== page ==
This newsletter contains insights and trends in cybersecurity and emerging technologies that will help you stay informed regarding the threats and challenges in today's rapidly evolving digital world. It also comes with a brief analysis of the cybersecurity events from a geo-political perspective. In the evolving geo-political dynamics today, cyber-security is increasingly being prioritised by countries worldwide. Stronger cyber defence capabilities, higher investments in cybersecurity budgets and facilitating cyber policy dialogues are some of the new trends observed in the global geo-politics. The concise content in this paper provides a glimpse into this global scenario concerning the cyberspace. It is easy to read and can help promote awareness regarding best cybersecurity practices and safeguard our digital lives.
Inside this issue:
- EU likely to be the first region to enact AI legislations
- Taiwan, US, Vietnam and Pacific Islands targets of state-sponsored hacking
- New Guidance on Improving Security of Open-Source Software (OSS)
- Australia proposes draft legislation to regulate digital payment providers
- Cyberdrill carried out at ITU headquarters by Saudi NCA
In this edition we delve into the most recent developments in the draft Artificial Intelligence (AI) regulations in Europe. Once passed by the European Parliament, the regulations could most likely become the world’s first legislation on AI. The long-standing debate surrounding AI has raised potential concerns regarding its ethical dimensions, and the implications it could have on humanity. At this crucial juncture, an open dialogue and regulatory effort like this, could go a long way in addressing the issues cautiously and striking a balance between harnessing this technology and ensuring the ethical standards.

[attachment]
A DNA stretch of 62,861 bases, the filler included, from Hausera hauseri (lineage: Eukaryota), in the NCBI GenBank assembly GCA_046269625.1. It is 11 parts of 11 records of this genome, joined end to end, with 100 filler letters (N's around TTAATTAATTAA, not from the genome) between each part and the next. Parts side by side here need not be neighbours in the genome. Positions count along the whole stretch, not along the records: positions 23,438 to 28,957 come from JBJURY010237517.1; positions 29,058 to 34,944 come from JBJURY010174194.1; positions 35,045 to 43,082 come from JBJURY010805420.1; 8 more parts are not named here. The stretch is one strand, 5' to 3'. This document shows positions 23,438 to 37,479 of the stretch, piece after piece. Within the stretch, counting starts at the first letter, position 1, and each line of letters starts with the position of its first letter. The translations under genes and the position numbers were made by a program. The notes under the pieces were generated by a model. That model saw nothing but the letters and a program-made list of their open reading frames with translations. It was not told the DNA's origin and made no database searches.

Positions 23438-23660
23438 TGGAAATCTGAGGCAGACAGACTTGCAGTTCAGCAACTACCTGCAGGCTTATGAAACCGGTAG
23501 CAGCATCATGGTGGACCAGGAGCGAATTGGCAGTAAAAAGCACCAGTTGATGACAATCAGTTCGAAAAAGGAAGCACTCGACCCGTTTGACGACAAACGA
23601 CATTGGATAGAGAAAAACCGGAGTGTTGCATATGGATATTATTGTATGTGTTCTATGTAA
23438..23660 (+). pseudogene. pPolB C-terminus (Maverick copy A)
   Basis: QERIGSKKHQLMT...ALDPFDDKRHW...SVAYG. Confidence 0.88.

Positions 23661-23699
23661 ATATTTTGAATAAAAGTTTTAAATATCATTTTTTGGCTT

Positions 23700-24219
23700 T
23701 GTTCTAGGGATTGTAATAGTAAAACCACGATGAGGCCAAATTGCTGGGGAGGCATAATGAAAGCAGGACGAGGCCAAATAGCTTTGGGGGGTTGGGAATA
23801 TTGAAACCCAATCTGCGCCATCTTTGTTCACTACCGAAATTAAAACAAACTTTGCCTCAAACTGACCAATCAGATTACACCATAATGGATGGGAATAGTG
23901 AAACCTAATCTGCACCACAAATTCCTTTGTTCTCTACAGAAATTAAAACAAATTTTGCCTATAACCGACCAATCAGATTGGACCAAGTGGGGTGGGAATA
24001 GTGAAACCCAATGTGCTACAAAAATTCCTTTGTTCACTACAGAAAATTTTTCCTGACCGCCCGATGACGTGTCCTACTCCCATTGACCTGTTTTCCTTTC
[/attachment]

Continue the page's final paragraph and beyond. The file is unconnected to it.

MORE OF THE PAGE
Spanning Asia, countries like Taiwan, Vietnam, the Pacific Islands become the target of state-sponsored cyber-attacks. Research from Symantec reveals that a hacker group operating from a region with “strategic interest” in these countries, hacked organisations with the main goal of espionage rather than financial motives. The incident once again stresses the need for better collaboration, sharing of intelligence and coordination among international stakeholders to address cross-border cybercrimes.
In the US, the Cybersecurity and Infrastructure Security Agency (CISA) along with other organisations published a new guidance on improving the security of Open Source Software (OSS) in operational technology and industrial control systems, as a response to concerns related to cybersecurity and safety of critical infrastructure organisations.
Across Oceania, we take a look at the draft legislation proposed by Australia that seeks to regulate digital payment providers in the country. With the rapid increase in digital and mobile wallets in recent years, countries have started to designate these new and emerging payment systems within their financial regulatory system as citizens are largely dependent on them for day-to-day monetary transactions. Ensuring a safe and secure financial ecosystem is a prerequisite for citizens’ participation in the society via digital channels as well as for exercising fundamental human rights.
And back home in Switzerland, the Saudi National Cybersecurity Authority (NCA) carried out a cyberdrill at the International Telecommunication Union (ITU) headquarters in Geneva, to raise the level of cyber readiness, and enable the exchange of information and knowledge in cybersecurity.
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